As a child, summer was my favorite time of year. I could play outside all
day, eat ice cream till I burst and enjoy the feel of warm grass beneath
my toes. I didn’t have a care in the world. This summer, thousands
of children will spend the majority of their day playing outside. As a
parent or caregiver, you want to make sure you are keeping kids safe while
letting them enjoy this wonderful time in their childhood. Here are a
few summertime dangers to be mindful of as we ease into this time of year.
One significant danger in the summer for children is dehydration and heat
illness. Children are often dehydrated before symptoms begin, so prevention
is key. Children should drink water 30 minutes before outdoor activity
begins, and parents or caregivers should encourage fluid breaks every
15 to 20 minutes during play and outdoor activities. Do not wait for the
child to say they are thirsty. The American Academy of Pediatrics recommends
five ounces of fluid for an 88-pound child and 9 ounces for a 132-pound
child every 20 minutes during play. It is also crucial to drink plenty
of fluids after play.
Watch out for possible signs of dehydration, including dizziness, dry/sticky
mouth, extreme fatigue, headache, irritability and muscle cramping. Dehydration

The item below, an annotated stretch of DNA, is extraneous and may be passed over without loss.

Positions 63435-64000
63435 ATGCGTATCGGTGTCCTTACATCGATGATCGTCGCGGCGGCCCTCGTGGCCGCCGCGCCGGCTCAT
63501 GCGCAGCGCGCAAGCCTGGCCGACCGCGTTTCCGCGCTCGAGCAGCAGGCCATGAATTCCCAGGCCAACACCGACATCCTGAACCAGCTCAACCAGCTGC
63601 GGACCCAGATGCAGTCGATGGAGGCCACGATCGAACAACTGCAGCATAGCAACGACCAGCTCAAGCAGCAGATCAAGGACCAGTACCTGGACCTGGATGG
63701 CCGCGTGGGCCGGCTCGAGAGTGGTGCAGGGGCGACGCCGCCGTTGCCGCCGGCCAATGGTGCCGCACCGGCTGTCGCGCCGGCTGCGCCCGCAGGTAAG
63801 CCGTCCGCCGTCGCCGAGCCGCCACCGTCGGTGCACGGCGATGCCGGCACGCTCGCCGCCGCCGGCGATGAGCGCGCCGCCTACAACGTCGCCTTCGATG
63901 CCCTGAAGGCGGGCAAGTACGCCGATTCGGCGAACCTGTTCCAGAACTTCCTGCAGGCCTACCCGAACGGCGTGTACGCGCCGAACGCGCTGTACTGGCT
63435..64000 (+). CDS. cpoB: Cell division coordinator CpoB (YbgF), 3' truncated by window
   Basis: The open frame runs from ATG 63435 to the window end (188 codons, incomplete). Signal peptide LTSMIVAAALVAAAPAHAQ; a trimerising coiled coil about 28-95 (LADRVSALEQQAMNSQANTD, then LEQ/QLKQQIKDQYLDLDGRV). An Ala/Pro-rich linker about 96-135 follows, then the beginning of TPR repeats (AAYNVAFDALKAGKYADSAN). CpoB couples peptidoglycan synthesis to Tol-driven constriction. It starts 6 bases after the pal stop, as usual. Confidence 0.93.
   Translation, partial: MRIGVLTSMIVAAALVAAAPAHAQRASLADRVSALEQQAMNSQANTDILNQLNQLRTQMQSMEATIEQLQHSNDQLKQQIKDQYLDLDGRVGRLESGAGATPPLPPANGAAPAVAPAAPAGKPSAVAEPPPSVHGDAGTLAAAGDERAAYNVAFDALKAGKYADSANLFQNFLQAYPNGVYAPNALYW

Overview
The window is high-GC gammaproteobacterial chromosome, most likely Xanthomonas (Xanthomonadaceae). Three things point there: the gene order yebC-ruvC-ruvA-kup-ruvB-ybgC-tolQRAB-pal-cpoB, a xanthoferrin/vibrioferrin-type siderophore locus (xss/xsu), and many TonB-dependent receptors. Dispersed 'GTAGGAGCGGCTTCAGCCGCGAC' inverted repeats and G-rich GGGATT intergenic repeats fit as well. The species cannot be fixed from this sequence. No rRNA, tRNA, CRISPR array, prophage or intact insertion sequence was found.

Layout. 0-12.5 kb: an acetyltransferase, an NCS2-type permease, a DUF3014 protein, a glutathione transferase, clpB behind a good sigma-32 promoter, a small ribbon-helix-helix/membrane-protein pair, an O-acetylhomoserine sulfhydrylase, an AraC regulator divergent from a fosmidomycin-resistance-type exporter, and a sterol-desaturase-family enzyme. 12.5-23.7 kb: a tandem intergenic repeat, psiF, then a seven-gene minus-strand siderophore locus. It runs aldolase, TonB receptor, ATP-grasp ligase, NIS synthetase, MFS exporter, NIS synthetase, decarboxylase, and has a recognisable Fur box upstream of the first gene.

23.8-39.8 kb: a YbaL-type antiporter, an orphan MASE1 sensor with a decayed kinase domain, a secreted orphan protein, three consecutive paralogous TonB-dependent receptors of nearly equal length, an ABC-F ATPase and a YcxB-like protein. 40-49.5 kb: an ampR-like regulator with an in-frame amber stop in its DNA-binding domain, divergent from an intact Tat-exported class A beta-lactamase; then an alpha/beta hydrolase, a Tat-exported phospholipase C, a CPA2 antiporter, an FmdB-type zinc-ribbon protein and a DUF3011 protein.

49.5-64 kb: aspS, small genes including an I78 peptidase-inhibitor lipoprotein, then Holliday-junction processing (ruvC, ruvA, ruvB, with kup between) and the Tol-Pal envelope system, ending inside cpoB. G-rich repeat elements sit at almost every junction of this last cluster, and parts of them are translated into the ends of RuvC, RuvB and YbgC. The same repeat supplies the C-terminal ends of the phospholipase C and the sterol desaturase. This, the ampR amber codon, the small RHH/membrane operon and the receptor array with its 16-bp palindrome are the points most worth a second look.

is a precursor to a more serious illness, heat exhaustion. Signs of heat
exhaustion include cool, moist, and/or pale skin, cramps, dark colored
urine, excessive sweating, faintness or dizziness and a rapid, weak heartbeat.
These symptoms are extremely dangerous and require immediate attention.
If left unattended, heat exhaustion can lead to heat stroke, which is
life threatening. If you suspect any of the above symptoms, hydration
is required immediately. Make every effort to cool the child by moving
he or she to a shady place and use cold water to cool them down. Remove
any equipment and excess clothing, and have the child drink cold water
or a sports drink. If the child is unable to drink, seek medical attention
immediately. Kids are not usually aware that they need to drink plenty
of fluids before, during and after exercise and outdoor activities, which
means adults need to encourage hydration and fluid breaks to prevent heat illness.
Another summertime danger we don’t always think about is a bug bite.
Most of the time, bug bites are nothing more than a nuisance, although
some can cause severe allergic reaction, sickness and even death. If you
are taking care of a child, know their history with bites and stings.
If they have a history of severe allergic reactions, make sure they have
their doctor prescribed EPI-PEN with them while they are under your supervision.
If a child has been bitten or stung and is wheezing, having difficulty
breathing, tightness in the chest or throat, swelling of the lips, tongue
or face, dizziness or fainting, nausea or vomiting, seek medical attention
right away, as these could be signs of a serious or life threatening allergic reaction.
Summertime is a favorite among all children. Let’s do our best to
give them a smart, safe summer. For more information on SAFE KIDS, contact
Kayla Hefner at the Health First Center by calling 828/485-2300.